Cameronism is rooted, like all ideologies, in what Freeden identifies and calls its ‘idea-environment’: the constraints on the content and objectives of an ideology imposed on it by context. Cameronism evinces three discreet, but nevertheless overlapping and adaptable, political commitments: (1) a steadfast and determined commitment to reducing the size and scope of the central state; (2) a recognition that neo-liberal economics is a necessary but insufficient precondition for the delivery of wider Conservative aims; and (3)  a rediscovery and commitment to the renewal of civil society as an alternative to state intervention in response to the perceived failures of neo-liberalism.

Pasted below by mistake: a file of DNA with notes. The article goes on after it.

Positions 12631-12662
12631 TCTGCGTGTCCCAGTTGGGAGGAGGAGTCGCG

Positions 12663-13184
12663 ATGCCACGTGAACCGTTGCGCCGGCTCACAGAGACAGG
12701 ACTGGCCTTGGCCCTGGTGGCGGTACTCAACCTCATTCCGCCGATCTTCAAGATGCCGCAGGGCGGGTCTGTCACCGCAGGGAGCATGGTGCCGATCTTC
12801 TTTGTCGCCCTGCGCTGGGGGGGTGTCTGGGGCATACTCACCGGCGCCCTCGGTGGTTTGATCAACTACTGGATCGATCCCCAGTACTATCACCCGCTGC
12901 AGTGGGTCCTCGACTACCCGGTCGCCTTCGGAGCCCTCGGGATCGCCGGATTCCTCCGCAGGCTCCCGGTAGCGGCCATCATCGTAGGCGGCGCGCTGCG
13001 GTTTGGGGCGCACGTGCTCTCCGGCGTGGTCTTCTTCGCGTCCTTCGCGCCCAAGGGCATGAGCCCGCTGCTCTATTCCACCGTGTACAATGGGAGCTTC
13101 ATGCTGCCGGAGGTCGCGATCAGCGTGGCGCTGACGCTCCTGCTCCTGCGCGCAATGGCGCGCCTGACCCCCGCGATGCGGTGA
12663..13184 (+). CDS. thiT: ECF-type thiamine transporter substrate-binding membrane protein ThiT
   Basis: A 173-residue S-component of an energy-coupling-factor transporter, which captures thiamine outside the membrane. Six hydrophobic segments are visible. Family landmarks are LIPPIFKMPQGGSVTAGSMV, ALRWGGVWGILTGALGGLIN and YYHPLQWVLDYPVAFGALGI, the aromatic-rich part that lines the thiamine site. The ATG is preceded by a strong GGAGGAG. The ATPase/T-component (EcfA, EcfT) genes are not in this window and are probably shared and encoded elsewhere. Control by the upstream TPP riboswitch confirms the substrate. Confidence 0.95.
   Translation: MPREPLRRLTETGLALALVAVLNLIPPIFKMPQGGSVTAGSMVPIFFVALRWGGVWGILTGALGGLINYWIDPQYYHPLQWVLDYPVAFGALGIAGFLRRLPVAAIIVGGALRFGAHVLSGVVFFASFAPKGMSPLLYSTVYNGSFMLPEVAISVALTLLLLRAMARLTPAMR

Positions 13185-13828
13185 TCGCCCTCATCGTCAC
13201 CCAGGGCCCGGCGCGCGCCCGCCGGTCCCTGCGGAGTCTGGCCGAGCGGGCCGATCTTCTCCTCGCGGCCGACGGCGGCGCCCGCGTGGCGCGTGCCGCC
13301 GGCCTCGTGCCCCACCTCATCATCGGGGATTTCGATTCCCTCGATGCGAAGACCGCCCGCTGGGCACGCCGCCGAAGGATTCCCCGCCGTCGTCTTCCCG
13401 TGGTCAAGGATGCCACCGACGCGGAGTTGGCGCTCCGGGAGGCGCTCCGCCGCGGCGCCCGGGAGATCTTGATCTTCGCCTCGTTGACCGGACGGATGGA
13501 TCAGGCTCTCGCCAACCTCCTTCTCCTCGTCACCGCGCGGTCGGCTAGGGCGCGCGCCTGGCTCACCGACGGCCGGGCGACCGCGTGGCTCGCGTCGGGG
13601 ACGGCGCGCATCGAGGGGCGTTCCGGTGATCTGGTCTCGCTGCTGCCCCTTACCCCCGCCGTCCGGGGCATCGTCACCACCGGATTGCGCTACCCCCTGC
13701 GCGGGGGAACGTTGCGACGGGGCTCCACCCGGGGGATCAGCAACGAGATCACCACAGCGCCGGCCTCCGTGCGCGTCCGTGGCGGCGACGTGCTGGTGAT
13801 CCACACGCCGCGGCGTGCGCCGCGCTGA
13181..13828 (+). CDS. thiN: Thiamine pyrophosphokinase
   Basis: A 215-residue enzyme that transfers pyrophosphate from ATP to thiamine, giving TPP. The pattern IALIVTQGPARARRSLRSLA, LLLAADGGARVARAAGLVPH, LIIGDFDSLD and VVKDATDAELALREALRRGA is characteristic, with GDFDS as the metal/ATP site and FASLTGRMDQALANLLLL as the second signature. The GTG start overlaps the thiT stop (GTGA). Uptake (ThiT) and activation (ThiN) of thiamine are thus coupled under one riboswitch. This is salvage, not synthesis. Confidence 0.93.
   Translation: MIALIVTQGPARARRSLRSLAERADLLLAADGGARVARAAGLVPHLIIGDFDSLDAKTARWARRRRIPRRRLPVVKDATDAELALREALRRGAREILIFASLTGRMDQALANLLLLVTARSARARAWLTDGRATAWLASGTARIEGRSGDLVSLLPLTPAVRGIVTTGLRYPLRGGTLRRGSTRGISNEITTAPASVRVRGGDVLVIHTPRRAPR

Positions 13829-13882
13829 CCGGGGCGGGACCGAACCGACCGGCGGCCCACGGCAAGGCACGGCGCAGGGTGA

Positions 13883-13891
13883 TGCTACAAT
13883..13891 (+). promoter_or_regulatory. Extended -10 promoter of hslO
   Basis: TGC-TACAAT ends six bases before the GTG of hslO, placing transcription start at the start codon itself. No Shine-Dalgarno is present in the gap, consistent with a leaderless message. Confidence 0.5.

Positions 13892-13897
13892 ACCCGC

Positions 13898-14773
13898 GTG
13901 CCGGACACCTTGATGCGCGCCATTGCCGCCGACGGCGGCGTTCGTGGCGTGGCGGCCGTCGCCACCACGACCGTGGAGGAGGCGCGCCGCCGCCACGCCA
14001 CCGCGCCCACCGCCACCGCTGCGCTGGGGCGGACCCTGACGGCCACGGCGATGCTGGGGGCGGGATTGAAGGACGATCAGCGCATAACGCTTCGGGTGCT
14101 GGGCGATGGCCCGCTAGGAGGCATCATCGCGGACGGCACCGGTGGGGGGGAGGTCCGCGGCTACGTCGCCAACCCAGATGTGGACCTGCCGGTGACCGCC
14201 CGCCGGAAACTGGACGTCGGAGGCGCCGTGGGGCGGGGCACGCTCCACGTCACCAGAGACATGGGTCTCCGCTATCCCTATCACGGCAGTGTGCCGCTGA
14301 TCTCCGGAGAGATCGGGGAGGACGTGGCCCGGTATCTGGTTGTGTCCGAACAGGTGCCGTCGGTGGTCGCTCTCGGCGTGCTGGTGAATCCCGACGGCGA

The first strand of Cameronism, and the first strand in other post-Thatcher Conservatisms, is a commitment to ‘rolling back the state’. Indeed, the commitment to further retrenchments and reductions, in the scope and size of the state, has been a consistent commitment of British Conservatisms from Mrs Thatcher to Cameron. Indeed Mark Garnett argued that Cameronism would be determined and shaped by the ‘problem of path dependency’’, insofar as Cameron inherited, when becoming Conservative Party leader in 2005, three decades of broadly anti-statist attitudes.[3] Cameronism’s anti-statism has been consistent. During the Blameronite consensus, circa 2005-2007, Cameronism looked Right to decentralisation, deregulation and the promotion of commercial competitiveness where Blairism looked Left to social investment and state activism. Cameronism’s anti-statism was presented with ever more elaborate and byzantine decoration, which included allusions to ‘social responsibility’ and ‘the post-bureaucratic age’. In the passage from Blairite prosperity to Cameronite austerity, anti-statism and state retrenchment were presented more clearly in the tropes of ‘living within our means’, the need to ditch ‘big government’ and the promotion of 1930s-levels of public expenditure as a proportion of GDP. For Ben Kisby, Cameronism believes ‘that the state is bad and almost anything else - the free market, charities, volunteers - is better’.[4]